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Students Teaching Teachers? May 2, 2010

Posted by IaninSheffield in Inspiration, research, TELIC.
Tags: , , ,

Whilst out on the bike today, I was catching up on some of the podcasts I tend to accumulate and the one that caught my attention was episode 190 of Teachers Teaching Teachers. The theme was the role that games might play in school, an area that’s recently piqued my interest. Although it’s a podcast I’ve only recently become aware of, the folks on TTT occasionally invite students into the sessions … and that’s where it got really interesting for me.

The students (Jake, Riley and Matthew) were Seniors, incredibly articulate and I guess it’s fair to say, experts in this field. The teacher participants were trying to tease out the effects that gaming could have on learning . . . with only modest success. This resonated with me as I’d been attempting to do the same with the student involved in the pilot study for our 365Learning project. My initial impression is that students perhaps don’t have the vocabulary to articulate thoughts about their own learning – why should they; it’s something we rarely ask of them. (It’s also the case that I need to develop my questioning skills a little more!)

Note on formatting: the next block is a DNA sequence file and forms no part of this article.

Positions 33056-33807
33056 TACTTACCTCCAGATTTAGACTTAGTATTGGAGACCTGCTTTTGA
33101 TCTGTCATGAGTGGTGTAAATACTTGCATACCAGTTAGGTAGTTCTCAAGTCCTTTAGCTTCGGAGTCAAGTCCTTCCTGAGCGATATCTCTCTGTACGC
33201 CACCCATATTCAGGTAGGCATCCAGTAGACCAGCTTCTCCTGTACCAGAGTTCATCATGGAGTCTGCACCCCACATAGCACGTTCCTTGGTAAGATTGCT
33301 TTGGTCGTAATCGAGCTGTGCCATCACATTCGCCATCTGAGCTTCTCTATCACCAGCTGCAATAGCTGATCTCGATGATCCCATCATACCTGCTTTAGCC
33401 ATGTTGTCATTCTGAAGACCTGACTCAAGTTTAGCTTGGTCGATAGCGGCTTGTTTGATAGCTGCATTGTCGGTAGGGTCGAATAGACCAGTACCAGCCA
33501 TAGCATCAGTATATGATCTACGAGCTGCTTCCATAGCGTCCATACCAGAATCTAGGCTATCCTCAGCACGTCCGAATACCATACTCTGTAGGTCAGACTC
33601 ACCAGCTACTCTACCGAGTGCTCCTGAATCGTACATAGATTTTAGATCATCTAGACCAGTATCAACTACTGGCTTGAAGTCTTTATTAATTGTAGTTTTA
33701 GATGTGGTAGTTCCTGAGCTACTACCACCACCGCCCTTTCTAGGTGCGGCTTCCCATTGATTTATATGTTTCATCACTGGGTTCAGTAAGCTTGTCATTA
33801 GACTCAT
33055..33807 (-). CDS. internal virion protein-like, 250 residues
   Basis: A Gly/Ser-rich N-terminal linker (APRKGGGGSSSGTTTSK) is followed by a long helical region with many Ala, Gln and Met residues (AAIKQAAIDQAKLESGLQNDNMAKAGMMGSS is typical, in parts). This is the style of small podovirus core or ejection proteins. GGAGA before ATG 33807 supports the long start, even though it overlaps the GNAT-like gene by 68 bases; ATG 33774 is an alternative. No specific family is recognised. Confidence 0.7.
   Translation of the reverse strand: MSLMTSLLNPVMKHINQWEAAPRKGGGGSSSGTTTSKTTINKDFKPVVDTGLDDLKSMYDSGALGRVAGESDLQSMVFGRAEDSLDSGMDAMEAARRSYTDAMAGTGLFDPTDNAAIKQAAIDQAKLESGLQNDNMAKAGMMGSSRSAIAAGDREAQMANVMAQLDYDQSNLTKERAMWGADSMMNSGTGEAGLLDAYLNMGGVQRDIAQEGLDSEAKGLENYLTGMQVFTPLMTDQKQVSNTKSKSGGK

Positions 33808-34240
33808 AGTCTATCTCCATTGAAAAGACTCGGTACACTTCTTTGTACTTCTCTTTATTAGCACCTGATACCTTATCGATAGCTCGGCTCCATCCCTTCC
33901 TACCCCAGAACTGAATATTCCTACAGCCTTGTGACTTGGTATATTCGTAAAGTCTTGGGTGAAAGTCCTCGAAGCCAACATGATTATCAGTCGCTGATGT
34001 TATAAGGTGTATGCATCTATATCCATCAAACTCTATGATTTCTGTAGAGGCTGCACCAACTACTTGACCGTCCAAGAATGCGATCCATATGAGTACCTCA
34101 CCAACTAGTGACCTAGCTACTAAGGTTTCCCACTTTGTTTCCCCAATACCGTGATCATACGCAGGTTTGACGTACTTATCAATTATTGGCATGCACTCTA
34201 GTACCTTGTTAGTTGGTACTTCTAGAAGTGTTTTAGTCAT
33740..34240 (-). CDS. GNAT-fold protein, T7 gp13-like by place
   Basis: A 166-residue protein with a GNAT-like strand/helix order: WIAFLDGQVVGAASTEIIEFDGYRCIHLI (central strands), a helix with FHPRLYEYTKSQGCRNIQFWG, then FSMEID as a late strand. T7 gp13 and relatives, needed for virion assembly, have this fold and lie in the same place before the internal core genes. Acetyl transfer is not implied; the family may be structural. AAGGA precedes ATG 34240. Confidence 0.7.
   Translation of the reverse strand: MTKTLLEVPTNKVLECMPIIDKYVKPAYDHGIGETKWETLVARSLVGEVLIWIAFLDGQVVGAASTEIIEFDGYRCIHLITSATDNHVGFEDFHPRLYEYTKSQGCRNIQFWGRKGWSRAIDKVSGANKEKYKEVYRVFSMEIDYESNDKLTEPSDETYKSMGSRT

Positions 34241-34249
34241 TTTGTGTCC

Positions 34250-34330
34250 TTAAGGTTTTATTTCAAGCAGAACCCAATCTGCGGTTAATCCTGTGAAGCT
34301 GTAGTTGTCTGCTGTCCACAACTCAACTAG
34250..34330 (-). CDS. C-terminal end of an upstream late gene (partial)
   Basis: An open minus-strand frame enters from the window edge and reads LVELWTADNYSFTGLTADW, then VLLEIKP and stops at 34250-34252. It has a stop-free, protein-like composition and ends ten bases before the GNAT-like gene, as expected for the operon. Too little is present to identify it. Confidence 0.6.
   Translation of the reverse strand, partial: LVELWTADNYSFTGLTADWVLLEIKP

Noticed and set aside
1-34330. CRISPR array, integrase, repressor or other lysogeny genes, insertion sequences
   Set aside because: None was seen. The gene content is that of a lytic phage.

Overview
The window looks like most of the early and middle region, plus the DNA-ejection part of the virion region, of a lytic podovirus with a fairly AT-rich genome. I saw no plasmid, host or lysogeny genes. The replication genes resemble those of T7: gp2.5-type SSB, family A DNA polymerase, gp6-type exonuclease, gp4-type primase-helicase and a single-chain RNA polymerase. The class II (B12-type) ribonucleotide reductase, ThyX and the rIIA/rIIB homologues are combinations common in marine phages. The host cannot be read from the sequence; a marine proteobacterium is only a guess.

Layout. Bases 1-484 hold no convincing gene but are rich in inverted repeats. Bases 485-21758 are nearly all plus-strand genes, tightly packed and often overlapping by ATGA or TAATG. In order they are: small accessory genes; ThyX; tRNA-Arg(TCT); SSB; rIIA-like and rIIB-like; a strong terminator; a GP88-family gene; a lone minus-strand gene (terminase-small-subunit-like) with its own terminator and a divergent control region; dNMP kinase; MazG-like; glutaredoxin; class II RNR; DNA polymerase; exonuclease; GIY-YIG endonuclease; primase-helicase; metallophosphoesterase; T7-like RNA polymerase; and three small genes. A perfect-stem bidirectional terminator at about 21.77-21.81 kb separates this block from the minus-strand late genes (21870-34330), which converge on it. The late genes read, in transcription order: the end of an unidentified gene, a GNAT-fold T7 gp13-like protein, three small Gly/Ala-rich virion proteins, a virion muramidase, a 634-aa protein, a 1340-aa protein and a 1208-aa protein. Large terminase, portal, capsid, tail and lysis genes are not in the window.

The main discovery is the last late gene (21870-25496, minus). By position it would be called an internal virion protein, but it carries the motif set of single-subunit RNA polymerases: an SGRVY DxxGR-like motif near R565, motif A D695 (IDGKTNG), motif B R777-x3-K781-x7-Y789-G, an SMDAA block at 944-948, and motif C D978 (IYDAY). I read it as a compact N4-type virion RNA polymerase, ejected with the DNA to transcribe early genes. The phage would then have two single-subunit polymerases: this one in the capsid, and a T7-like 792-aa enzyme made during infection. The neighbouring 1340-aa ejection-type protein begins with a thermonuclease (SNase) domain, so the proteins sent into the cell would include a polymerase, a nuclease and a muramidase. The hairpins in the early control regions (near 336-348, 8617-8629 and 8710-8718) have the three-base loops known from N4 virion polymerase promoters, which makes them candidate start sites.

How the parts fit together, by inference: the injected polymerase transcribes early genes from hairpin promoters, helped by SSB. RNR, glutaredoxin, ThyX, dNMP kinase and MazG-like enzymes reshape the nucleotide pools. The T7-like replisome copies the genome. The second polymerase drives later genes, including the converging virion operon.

Although I didn’t find out much about the effects of gaming on learning, it was still fascinating listening to what the students in the podcast had to say. There was a marvellous moment when one of the teachers suggested to Jake that discussion about the narrative and content of a game was difficult, since other students may not have played it and only at higher levels is there sufficient complexity to warrant serious discussion. Jake’s immediate response was that the same is true in the non-tech world if some class members failed to read the set book, or had read the first chapter only. Touché!

Student discussion

From St. Gallen Symposium on Flickr

I came away from the session thinking that we perhaps don’t do this enough. i.e. provide a forum within which teachers and students have the opportunity to engage in serious discourse about learning. Surely there’s much we can learn from each other, given half a chance?


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